The Cost of Luxury: PPR’s Final Gucci Bill To Approach $9 Billion

With its days as a public company nearly over, Gucci Group will become a wholly owned subsidiary of Pinault-Printemps-Redoute at a cost of close to $9 billion.

PARIS — Gucci Group’s days as a public company are near an end — at a cost to Pinault-Printemps-Redoute of close to $9 billion.

At the conclusion Thursday of its monthlong tender offer, PPR owned 99.23 percent of Gucci’s shares, setting the stage for the expected delisting of the Italian luxury conglomerate. Gucci is now expected to become a wholly owned subsidiary of PPR.

PPR is extending its tender offer through May 20, as required under Dutch law and as part of the settlement agreement struck in 2001 that saw PPR rival LVMH Moët Hennessy Louis Vuitton sell its Gucci stake left over from its attempt to take over the Italian company in 1999.

Should any shares be outstanding after that, PPR can launch a “squeeze out” of any stragglers.

The financial market has long considered delisting a fait accompli, given that PPR would assume full management control and that Gucci’s supervisory board and two major banks deemed the offer fair and advised minority shareholders to accept it.

At the outset of the offer, PPR owned 67.58 percent of the company and offered $85.52 a share.

In accordance with Dutch law, where Gucci is incorporated, the company held an exceptional shareholders’ meeting in Amsterdam last week to discuss the offer, and the slim turnout spoke to the lack of ambiguity about the stock’s future.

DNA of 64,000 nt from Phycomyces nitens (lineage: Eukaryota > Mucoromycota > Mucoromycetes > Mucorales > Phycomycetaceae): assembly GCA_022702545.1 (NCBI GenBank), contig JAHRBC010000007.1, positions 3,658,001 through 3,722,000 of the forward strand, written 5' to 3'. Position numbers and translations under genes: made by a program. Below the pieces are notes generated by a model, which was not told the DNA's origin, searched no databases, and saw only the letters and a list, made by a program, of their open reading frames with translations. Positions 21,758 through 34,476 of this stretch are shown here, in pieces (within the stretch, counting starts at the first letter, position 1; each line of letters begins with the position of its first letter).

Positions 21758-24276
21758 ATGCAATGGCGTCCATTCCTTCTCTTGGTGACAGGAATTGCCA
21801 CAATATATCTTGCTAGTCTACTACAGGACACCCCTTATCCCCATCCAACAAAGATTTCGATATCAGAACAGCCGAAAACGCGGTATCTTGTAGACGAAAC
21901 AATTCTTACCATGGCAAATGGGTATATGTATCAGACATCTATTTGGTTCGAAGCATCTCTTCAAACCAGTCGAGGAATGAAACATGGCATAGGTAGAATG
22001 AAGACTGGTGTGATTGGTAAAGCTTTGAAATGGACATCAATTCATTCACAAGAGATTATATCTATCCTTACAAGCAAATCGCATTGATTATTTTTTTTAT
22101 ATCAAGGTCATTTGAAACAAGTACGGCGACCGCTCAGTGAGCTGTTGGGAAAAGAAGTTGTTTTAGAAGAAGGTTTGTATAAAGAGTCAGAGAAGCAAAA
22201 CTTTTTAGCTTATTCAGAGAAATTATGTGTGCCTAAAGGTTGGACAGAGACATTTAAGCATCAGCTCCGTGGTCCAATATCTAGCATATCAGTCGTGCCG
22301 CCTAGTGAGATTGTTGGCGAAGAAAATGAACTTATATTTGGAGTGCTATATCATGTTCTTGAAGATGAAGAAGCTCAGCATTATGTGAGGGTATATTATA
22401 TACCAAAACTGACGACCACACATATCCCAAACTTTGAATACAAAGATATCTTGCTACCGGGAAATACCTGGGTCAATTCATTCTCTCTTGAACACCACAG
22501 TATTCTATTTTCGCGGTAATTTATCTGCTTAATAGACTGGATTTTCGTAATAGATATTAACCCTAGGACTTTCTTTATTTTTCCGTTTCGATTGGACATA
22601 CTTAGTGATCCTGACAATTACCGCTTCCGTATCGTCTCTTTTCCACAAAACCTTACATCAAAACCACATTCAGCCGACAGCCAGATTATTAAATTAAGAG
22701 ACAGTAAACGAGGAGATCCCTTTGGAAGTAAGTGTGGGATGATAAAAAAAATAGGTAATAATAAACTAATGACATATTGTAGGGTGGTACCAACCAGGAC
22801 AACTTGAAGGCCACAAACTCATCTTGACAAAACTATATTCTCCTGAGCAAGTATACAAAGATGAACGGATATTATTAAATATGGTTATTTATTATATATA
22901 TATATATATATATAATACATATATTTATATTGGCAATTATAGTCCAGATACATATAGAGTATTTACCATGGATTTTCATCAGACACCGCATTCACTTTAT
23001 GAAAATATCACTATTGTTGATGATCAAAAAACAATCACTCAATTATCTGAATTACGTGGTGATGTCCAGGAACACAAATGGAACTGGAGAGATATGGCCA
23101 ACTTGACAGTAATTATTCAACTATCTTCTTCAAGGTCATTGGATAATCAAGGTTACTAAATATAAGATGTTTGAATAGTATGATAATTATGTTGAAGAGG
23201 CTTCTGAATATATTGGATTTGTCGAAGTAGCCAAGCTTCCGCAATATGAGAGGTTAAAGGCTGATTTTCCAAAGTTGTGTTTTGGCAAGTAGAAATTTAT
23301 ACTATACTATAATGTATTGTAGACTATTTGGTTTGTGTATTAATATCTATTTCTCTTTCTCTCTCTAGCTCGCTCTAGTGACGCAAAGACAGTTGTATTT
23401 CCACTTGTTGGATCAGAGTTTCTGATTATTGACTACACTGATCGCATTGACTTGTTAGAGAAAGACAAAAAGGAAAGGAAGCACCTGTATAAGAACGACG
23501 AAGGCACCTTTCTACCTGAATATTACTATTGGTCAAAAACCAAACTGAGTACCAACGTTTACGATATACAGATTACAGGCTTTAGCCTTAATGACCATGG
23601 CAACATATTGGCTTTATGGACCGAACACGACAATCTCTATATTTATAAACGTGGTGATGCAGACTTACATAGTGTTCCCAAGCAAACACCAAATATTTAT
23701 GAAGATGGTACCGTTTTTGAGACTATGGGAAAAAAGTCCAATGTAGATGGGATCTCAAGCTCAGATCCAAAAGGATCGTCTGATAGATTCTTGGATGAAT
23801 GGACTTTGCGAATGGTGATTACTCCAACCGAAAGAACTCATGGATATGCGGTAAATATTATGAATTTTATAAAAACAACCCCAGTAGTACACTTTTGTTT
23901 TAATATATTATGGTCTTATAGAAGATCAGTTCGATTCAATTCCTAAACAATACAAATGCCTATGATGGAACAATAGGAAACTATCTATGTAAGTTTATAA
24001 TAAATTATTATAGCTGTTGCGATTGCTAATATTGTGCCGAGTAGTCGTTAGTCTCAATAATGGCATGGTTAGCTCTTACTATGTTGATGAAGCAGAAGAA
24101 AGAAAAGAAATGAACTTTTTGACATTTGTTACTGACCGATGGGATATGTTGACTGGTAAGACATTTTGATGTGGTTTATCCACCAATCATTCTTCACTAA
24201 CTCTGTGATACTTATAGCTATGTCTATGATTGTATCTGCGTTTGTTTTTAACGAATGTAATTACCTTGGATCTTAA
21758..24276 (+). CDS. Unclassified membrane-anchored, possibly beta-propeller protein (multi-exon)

PPR launched its tender offer on April 1 and had not given any indication of its progress until it closed on Thursday. But Gucci’s largest minority shareholder, Credit Agricole SA, indicated early in the offer that it would tender its 8.5 percent stake, which would elevate PPR’s holding beyond 75 percent. Those 8.6 million shares came at a cost of $732 million.

To buy all the 32 percent of Gucci stock it didn’t own at the start of the offer, PPR said the operation would cost about $2.5 billion, raising the final amount it paid for all of Gucci to about $8.78 billion, or 7.2 billion euros.

Meanwhile, in a filing with the U.S. Securities and Exchange Commission, Gucci released some details of its budget for the next few years. Gucci sees revenue growth of 9.3 percent for this year, 12.2 percent in 2005 and 9.6 percent in 2006. Gucci had revenues of $3.18 billion, or 2.59 billion euros, in 2003.
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